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Together against LGBTQIA+ Phobia: Resisting, Supporting, Healing

Unfortunately, homophobia and all LGBTQI+ phobia are still very much a reality for many, even and especially during a global pandemic, and unlike what many might think, equal rights and laws haven’t magically eradicated such incomprehensible behaviour.


The theme for IDAHOBIT 2021 is ‘Together: Relating, Supporting, Healing’. As the day's press release states “The global pandemic is far from over and will have a long-lasting impact on social activism and the fight for equal rights. In the midst of the chaos, heartbreak and ongoing challenges, it is with hope for global awareness of this year’s International Day Against Homophobia, Transphobia, and Biphobia that we can continue to provide inspiration.”

Our voices and stories matter and hopefully speaking up will be a catalyst for change, while bringing support and healing for myself as for many others.. Because, ...

Homophobia is... being verbally assaulted while buying a kebab after a night out. And then being thrown glass bottles and pushed on the floor aggressively for sticking up for yourself and your friends whilst asking the perpetrators to stop.

Homophobia is... when a police officer doesn’t take your hate crime report seriously, asks why you didn’t go home straight after leaving the club, tells you that you shouldn’t be tipsy in the first place, asks if you were provocative and flirty towards the perpetrators, blames the harassment on you and your friends, and make very sarcastic remarks about how she has more important policing duties to carry out other than interviewing “drunk gays”.

Homophobia is... when you book a double room in a hotel and have to explain to the receptionist that you do not want two single beds because you are two men. Or when you go on holiday with a couple and have to move their single beds together as the receptionist changed their booking as soon as she noticed it’s for two women.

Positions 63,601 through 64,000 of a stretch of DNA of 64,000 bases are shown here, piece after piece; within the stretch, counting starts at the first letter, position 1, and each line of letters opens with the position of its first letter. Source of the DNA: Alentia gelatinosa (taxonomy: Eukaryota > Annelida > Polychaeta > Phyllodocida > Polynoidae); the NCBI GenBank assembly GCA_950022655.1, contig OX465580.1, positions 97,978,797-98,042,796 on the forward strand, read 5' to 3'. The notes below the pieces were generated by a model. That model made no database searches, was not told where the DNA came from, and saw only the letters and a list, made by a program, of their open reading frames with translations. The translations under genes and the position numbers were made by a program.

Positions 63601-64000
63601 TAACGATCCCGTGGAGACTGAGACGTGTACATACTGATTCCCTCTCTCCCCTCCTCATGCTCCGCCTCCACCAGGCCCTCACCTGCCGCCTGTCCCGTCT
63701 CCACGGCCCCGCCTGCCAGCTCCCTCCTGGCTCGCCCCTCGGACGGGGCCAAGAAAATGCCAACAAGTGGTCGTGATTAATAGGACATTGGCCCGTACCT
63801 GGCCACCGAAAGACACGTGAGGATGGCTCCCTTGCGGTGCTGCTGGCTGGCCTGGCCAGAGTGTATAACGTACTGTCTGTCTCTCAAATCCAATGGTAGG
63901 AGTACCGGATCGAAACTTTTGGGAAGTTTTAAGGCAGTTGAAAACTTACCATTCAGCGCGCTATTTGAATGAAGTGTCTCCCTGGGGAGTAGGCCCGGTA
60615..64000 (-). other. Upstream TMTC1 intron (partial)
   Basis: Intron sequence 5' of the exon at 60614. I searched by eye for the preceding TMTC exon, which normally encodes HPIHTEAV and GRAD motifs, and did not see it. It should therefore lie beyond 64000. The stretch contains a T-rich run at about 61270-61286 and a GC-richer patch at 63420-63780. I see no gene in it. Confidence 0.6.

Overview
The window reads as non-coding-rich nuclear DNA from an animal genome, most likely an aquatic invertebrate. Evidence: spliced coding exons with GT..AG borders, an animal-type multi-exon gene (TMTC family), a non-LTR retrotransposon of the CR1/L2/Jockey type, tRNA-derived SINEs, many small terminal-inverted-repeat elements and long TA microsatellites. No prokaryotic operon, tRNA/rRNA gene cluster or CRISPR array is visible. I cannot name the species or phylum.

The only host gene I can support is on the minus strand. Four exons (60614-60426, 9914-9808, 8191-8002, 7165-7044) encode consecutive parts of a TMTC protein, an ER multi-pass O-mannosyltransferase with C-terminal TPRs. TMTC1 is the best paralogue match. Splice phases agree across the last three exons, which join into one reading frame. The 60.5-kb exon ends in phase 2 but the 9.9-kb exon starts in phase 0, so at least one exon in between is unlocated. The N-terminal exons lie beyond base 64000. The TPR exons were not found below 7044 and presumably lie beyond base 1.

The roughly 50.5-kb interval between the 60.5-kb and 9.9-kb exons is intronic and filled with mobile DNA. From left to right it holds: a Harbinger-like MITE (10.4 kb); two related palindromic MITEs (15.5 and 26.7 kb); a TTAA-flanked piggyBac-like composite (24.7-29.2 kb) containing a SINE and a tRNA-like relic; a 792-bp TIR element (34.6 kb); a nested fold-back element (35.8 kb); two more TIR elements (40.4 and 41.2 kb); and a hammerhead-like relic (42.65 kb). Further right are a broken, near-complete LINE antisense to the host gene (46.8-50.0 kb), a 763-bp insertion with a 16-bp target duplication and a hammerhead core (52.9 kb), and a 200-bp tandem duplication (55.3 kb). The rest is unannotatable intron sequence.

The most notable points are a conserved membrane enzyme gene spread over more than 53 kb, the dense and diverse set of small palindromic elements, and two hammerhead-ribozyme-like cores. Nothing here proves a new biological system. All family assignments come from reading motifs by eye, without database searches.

Homophobia is... inviting a work friend to your birthday house party and she makes an excuse to leave early the second she realises she’s the only straight person in the room. And hasn't talked to you ever since.

Homophobia is... being asked by a random stranger (in a very mocking voice) if the guy you were holding hands with was your boyfriend while walking down your town’s high street.

Homophobia is... being questioned by a door manager if you’re gay for wearing smart clothes, physically pushing you out of the queue and asks you not to return to said popular LGBTQI+ club for “looking straight”.

Homophobia is... when a company’s Assistant CEO makes fun of you in front of other colleagues for suggesting to work towards Stonewall’s Workplace Index and asks in front of everyone “Have you and the gays been discriminated against at work? No? Then don’t gay-up our company culture”.

Homophobia is... being told by a previous best friend that she accepts you as a gay man however she’ll never accept your sinful sex life, that her kids will never be told about your “chosen lifestyle” and that any future partners will be only referred to as a ”friend”. All this while coming out to her.

Homophobia is... witnessing a bouncer high kicking a punter in the face for thinking he was flirting with him. And being reprimanded by the bar manager not to “be a wuss and call the police as he deserved it”.

These are just ten examples out of all the various homophobic encounters I have faced. And while my experience is unique to myself, it’s a vague representation of many people’s day-to-day reality. Because unfortunately, this is still a reality for many.

Homophobia and LGBTQIA+ phobia can take many different forms, and happen everywhere and all the time. Yet it’s still based on hate, misinformation and ignorance. Unlike many around the world, I am lucky and privileged that I can break the silence and openly write an article about this without fear of societal and legal retribution.

No matter where you are, who you are, who you love, how you identify, how you express your true self, we all deserve to be treated with dignity, fairness, respect and love.

Let everyday be an IDAHOBIT day. It’s simple. And it’s starts with all of us! Because as Conchita Wurst famously, and rightly said; “We are unity, and We are unstoppable".


Andrew Francalanza


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